Keeping the Boat Dry with Cockpit Drains and Scuppers
One cannot escape the marine fact that ships take on water. Whether from ocean spray, rain, wet things and people, water gets onto the deck. Most of the time it can be sluiced off easily, but in the cockpit this water tends to puddle without proper drainage. In these cases, a properly installed scupper and cockpit drain can help redirect that water back into the ocean where it belongs.
A ship’s cockpit can be the section where a sailor mans a tiller to steer the boat or in larger motorized boats, the place where a ship’s electronic controls are located. Like many parts of a boat, the floors of these cockpits can quickly gather puddles which can be dangerous to both individuals and equipment, requiring the deck to be swept clean or, in extreme situations, bailed out. This requires drains to be installed in the floors of these cockpits, allowing a helmsman to concentrate on steering the boat and not on gathering water. Cockpit drains allow for water to flow through to pipes that run under the deck and out to waiting scuppers that usher the water out to sea.
A scupper is the outside component of small drain that redirects water from the cockpit drainage pipe and out through the side shell of the boat. They are “non-return” drains because they are one way; water leaves the ship and won’t come back through the pipe and back up into the cockpit. These scuppers are specially designed to block wave swells and other outside water from entering the drainage pipes while still allowing water to flow out. Without reliable scuppers to block the water, it can reenter a boat’s drainage holes, flooding a cockpit from the outside in.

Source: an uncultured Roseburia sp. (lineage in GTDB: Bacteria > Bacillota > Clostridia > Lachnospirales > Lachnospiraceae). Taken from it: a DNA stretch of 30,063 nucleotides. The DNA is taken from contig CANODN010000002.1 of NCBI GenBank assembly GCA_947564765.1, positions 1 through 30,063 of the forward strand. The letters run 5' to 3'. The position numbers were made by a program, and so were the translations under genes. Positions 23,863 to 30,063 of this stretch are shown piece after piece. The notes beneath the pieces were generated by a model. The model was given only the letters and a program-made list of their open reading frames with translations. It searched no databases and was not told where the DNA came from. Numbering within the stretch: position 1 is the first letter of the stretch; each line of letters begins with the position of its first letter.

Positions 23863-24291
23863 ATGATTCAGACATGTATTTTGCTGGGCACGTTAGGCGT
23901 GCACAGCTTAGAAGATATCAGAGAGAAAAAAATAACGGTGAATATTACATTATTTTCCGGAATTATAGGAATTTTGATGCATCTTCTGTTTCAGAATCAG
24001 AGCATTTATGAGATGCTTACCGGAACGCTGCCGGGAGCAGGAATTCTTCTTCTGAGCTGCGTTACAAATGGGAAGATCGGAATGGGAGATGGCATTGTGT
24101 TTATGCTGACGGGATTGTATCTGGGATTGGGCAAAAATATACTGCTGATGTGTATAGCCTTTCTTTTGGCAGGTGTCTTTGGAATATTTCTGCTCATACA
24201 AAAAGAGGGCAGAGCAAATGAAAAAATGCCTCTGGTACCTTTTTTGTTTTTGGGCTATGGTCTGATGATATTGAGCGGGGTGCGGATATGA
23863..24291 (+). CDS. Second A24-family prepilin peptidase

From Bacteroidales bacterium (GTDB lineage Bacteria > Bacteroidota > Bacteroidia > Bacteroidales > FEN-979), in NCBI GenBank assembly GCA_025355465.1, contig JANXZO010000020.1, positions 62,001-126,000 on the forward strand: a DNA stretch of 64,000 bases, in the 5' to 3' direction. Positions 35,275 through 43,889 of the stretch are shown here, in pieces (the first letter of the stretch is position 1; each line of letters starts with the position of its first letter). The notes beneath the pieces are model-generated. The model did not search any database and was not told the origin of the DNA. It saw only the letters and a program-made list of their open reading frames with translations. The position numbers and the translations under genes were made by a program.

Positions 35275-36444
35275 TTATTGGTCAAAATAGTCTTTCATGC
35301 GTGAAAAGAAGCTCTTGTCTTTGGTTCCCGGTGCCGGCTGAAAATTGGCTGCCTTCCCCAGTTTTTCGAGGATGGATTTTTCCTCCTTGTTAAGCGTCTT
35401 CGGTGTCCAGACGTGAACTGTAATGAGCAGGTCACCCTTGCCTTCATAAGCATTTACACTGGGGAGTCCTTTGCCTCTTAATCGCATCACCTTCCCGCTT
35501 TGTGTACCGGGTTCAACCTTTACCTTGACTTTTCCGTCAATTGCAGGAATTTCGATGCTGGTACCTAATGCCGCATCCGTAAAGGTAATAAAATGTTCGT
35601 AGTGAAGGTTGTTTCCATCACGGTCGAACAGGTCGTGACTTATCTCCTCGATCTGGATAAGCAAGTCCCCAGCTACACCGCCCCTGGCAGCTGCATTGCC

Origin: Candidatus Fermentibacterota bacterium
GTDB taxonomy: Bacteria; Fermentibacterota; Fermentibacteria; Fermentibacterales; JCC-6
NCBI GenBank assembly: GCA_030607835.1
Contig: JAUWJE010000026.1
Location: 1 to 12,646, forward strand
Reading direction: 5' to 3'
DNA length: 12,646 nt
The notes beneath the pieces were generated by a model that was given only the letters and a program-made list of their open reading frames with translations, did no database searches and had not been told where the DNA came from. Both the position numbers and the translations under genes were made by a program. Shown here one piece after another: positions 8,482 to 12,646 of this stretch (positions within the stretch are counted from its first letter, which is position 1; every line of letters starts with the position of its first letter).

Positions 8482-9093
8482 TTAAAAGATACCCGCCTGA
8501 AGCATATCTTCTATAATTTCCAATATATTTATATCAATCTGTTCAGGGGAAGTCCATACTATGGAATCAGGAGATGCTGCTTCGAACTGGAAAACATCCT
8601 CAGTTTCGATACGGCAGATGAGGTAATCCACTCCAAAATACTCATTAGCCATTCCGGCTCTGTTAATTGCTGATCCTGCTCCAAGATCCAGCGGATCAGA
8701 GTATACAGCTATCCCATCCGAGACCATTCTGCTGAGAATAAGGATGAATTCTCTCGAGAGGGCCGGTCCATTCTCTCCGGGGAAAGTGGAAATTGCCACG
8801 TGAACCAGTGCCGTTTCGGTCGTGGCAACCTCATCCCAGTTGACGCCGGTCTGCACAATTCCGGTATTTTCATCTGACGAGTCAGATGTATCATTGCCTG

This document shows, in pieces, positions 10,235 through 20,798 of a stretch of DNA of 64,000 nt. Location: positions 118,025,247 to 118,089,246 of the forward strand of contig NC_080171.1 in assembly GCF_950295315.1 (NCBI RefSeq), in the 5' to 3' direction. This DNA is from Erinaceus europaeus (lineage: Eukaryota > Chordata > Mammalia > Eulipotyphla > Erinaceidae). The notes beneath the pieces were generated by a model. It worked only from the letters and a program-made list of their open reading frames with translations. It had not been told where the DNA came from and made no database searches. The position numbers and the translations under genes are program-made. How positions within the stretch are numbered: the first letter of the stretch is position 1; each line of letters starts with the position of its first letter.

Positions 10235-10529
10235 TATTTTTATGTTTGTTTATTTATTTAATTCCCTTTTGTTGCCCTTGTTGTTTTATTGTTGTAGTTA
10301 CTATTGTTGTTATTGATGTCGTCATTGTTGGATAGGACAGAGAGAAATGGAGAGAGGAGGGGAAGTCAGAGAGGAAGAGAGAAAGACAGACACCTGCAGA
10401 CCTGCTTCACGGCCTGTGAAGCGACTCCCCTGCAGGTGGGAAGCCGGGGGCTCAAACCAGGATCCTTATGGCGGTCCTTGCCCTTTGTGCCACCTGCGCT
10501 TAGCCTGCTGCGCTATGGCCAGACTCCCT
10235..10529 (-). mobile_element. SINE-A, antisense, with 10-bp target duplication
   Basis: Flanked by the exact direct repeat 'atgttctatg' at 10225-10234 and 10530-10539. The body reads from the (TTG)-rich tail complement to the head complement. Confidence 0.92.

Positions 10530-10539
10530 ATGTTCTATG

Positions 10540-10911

Scuppers can be self bailing or use valves to help water move one way and out of the cockpit of a ship. Self bailing scuppers may be a self contained cone-shaped mount through which water flows down to a pipe. This design uses a plastic ball that floats up with the outside water’s level and blocks the water from entering the pipes. In this way it is self sealing. Scupper valves use a flap on the outside drain that uses wave pressure to keep it from opening easily.
The cockpit drain should always be kept clear of debris. This means clear of debris at the drainage opening, through the pipe, and at its outside opening. Failure to keep it clean can cause water to back up the pipe and flood the cockpit, possibly damaging sensitive and expensive electronic equipment or storage. Boat owners should always sweep the drain opening clear whenever any debris gathers near or around it; this small cleaning will stave off larger clogs in the future. Also, owners should consider having the pipes professionally swept once a year to get rid of any buildup. Finally, the outside port should always be monitored. Anything that catches on the scupper or around the drain should be removed.
Boat strainers are a good way to keep the drain and scupper clear of debris.
With proper installation and maintenance, cockpit drains and scuppers can work together seamlessly to keep a cockpit dry and safe, letting helmsmen and women to concentrate on navigation and safe boating techniques.